Wider Access to Antivenom in Brazil’s Amazon a Worthy Investment

Scaling up availability in hospitals and community health centers is a cost-effective route to preventing deaths and injuries from snakebites, new research shows.

Community health workers help a snakebite victim

Community health workers carry a child bitten by a snake for treatment at a health center in the Brazilian Amazon region.

By Jeni Baker

Published January 4, 2024 under Research News

Making antivenom more widely available across a network of hospitals and community health centers in Brazil’s Amazon region would significantly reduce death and disability from venomous snakebites, a new study has found.   

The Brazilian state of Amazonas has one of the world’s highest rates of snakebite, with between 45 and 235 venomous snakebites per 100,000 people annually. Timely treatment with antivenom is highly effective against most bites. In Brazil, however, antivenom is generally available only in larger, urban hospitals, and many people bitten by venomous snakes in remote parts of the state suffer serious complications or even die before they can reach treatment. 

The new study, conducted by scientists and physicians from Duke University and two Brazilian institutions, evaluated the cost-effectiveness of making antivenom available across more hospitals and community health centers in the region. The results, published in the January 2024 issue of The Lancet Regional Health Americas, show such a step would be a worthy investment. 

“We believe that ours is the first study to evaluate the health and economic benefits of increasing the accessibility of snake antivenom in Latin America,” says João Ricardo Nickenig Vissoci, Ph.D., an assistant professor with the Duke Global Health institute (DGHI) and the study’s lead author.  

We believe that ours is the first study to evaluate the health and economic benefits of increasing the accessibility of snake antivenom in Latin America.

João Ricardo Nickenig Vissoci, Ph.D. — Assistant Professor of Emergency Medicine and Global Health

The researchers evaluated three strategies for expanding access to snake antivenom in Amazonas. One model made antivenom available in 95 percent of the state’s hospitals, while a second model tested availability in 95 percent of community health centers, which are more widely distributed in rural areas. The third model expanded access to both hospitals and community health centers. 

All three models produced net economic benefits worth millions of U.S. dollars and prevented deaths and disabilities, as measured by disability-adjusted life-years (DALYs), which count the number of years of life that are impacted by or lost due to disease or injury. According to the research, expanding access to both hospitals and community health centers would produce the largest benefits, averting up to 3,922 DALYs while yielding economic benefits of up to US$8.98 million. The cost of expanding access was around $328 for every DALY averted.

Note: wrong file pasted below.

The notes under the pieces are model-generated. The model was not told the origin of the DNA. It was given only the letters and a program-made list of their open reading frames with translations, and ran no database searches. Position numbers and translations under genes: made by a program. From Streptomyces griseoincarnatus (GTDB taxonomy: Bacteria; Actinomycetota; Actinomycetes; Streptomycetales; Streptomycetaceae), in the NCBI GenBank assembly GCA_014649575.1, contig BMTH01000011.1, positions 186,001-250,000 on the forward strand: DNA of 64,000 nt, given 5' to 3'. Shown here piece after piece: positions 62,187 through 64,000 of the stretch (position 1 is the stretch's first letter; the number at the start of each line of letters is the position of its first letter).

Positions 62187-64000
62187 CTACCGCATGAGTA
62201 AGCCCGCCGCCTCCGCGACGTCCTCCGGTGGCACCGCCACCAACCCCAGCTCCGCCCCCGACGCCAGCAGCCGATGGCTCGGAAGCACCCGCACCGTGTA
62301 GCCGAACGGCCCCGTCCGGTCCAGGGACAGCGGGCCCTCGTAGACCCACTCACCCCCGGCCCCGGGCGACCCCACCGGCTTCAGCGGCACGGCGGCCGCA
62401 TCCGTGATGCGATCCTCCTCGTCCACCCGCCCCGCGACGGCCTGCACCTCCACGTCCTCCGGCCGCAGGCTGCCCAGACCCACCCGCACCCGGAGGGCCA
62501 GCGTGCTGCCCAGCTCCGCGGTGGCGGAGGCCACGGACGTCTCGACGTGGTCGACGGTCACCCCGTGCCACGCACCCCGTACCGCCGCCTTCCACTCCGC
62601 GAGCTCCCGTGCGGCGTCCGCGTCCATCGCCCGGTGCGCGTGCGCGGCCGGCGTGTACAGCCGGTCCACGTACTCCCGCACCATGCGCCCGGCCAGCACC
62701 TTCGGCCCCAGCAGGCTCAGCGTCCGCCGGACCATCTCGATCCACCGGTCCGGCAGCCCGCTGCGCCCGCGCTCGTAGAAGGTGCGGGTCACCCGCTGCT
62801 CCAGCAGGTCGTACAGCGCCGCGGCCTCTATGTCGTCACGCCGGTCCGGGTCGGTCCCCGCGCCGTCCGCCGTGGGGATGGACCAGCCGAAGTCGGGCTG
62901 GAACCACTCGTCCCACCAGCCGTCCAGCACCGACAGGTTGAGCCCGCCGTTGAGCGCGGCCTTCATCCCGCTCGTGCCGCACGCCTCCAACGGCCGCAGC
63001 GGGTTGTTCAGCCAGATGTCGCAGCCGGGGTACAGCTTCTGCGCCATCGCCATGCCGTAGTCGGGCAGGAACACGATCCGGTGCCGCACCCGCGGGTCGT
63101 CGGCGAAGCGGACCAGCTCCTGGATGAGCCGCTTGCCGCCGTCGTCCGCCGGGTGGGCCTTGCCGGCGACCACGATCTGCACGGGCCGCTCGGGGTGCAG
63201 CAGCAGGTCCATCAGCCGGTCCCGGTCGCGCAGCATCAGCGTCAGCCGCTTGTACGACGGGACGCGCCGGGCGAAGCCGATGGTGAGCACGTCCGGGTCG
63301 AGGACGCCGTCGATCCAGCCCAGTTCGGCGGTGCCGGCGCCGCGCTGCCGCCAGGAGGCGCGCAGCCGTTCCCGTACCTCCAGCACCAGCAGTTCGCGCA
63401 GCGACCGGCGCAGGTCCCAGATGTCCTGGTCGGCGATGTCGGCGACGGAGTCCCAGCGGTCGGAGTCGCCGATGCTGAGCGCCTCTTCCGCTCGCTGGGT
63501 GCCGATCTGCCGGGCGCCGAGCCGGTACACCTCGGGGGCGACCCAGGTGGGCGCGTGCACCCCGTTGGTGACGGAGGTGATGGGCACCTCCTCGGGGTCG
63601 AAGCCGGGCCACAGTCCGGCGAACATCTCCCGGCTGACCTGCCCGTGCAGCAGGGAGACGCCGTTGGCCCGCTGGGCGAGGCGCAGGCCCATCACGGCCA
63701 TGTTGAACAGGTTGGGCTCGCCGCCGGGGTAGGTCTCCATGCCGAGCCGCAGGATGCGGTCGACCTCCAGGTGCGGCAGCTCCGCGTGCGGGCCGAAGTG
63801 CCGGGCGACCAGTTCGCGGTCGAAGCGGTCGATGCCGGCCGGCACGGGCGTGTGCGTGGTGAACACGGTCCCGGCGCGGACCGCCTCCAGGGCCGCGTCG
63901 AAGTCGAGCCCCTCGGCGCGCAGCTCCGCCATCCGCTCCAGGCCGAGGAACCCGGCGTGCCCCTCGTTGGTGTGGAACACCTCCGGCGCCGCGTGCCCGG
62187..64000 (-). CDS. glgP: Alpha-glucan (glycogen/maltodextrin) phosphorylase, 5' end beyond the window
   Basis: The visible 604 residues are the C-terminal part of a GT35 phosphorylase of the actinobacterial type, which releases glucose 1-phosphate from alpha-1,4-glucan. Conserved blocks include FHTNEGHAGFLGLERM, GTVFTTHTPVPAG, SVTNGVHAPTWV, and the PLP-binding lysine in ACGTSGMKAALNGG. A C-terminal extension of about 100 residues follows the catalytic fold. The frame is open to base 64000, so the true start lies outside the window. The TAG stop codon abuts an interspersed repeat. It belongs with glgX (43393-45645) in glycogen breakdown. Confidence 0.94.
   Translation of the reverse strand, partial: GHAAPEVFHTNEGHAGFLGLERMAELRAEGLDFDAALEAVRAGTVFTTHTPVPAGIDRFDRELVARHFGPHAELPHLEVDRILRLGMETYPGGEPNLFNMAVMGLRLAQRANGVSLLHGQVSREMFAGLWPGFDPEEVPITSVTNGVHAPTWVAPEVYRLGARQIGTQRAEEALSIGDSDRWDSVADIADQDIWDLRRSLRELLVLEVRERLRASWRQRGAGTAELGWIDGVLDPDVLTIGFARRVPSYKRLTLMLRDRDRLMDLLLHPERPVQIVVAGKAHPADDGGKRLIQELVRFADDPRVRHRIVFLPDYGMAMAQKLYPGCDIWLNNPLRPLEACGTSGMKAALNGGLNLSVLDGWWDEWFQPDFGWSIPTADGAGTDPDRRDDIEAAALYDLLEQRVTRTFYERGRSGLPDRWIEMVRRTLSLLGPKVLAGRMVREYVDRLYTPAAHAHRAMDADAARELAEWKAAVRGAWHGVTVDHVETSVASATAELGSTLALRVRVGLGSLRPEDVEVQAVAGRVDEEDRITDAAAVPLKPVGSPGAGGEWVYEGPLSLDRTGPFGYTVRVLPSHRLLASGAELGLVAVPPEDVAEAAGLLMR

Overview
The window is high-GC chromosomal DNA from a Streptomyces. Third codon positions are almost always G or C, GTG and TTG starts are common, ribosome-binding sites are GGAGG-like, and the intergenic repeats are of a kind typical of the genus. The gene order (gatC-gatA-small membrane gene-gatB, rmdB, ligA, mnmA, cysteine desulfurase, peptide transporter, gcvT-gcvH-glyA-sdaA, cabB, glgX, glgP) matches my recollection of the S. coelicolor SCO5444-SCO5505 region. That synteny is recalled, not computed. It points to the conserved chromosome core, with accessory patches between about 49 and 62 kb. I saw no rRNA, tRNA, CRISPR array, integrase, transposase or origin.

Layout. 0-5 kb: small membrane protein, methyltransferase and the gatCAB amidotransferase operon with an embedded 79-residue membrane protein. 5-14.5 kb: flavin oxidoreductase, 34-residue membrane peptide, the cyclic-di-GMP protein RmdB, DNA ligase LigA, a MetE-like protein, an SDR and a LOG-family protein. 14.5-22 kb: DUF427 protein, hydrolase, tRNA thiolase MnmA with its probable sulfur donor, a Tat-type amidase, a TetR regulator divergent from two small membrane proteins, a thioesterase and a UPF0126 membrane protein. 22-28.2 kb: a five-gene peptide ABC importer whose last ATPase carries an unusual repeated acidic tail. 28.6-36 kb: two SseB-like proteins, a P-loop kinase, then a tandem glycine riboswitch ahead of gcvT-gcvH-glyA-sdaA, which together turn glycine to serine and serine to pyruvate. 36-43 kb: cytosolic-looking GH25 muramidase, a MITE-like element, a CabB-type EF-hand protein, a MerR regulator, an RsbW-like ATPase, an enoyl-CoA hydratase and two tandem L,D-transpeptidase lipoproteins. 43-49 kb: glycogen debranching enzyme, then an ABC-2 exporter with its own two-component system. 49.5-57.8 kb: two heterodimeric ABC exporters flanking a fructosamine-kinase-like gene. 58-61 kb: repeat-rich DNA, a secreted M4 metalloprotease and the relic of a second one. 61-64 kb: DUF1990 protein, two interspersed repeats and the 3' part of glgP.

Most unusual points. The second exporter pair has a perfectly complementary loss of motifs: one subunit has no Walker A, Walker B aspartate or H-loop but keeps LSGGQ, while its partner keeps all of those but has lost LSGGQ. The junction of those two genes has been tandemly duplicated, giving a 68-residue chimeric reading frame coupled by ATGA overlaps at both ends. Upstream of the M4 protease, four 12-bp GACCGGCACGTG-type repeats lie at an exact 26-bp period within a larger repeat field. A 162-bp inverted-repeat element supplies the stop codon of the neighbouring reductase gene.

Despite Brazil’s robust production of antivenom drugs, the findings show that lack of access to antivenom can have a significant impact on the regions where most snakebites occur. “Policies that promote access to snake antivenom should be a priority to countries with an elevated snakebite envenoming burden,” says Vissoci, who is chief of the Duke Department of Emergency Medicine’s Division of Translational Health Sciences.

The next step for the researchers is to begin trials making antivenom available at community health centers in Amazonas. Community care providers can be trained to administer antivenom safely and effectively, the researchers say.

The new research is consistent with the recommendations of a World Health Organization working group on snakebite envenoming, which emphasized that sustainable strategies for dealing with snakebites depend on more than therapeutics, notes Charles J. Gerardo, M.D., interim chair of Duke’s Department of Emergency Medicine and joint senior author of the study. “It depends on the decentralized distribution of treatment, as well as on the infrastructure and knowledge to deliver it.”

The study’s cost-benefit analysis was led by Osondu Ogbuoji, MBBS, ScD, deputy director of the Center for Policy Impact in Global Health at DGHI, and Wuelton Monteiro, Ph.D., from the   Fundação de Medicina Tropical Doutor Heitor Vieira Dourado (FMT-HVD) in Manaus, Brazil. Scientists from Brazil’s Butantan Institute also contributed to the research. 

The research was funded by the NIH Fogarty International Center; Conselho Nacional de Desenvolvimento Científico e Tecnológico; and Fundação de Amparo à Pesquisa do Estado do Amazonas.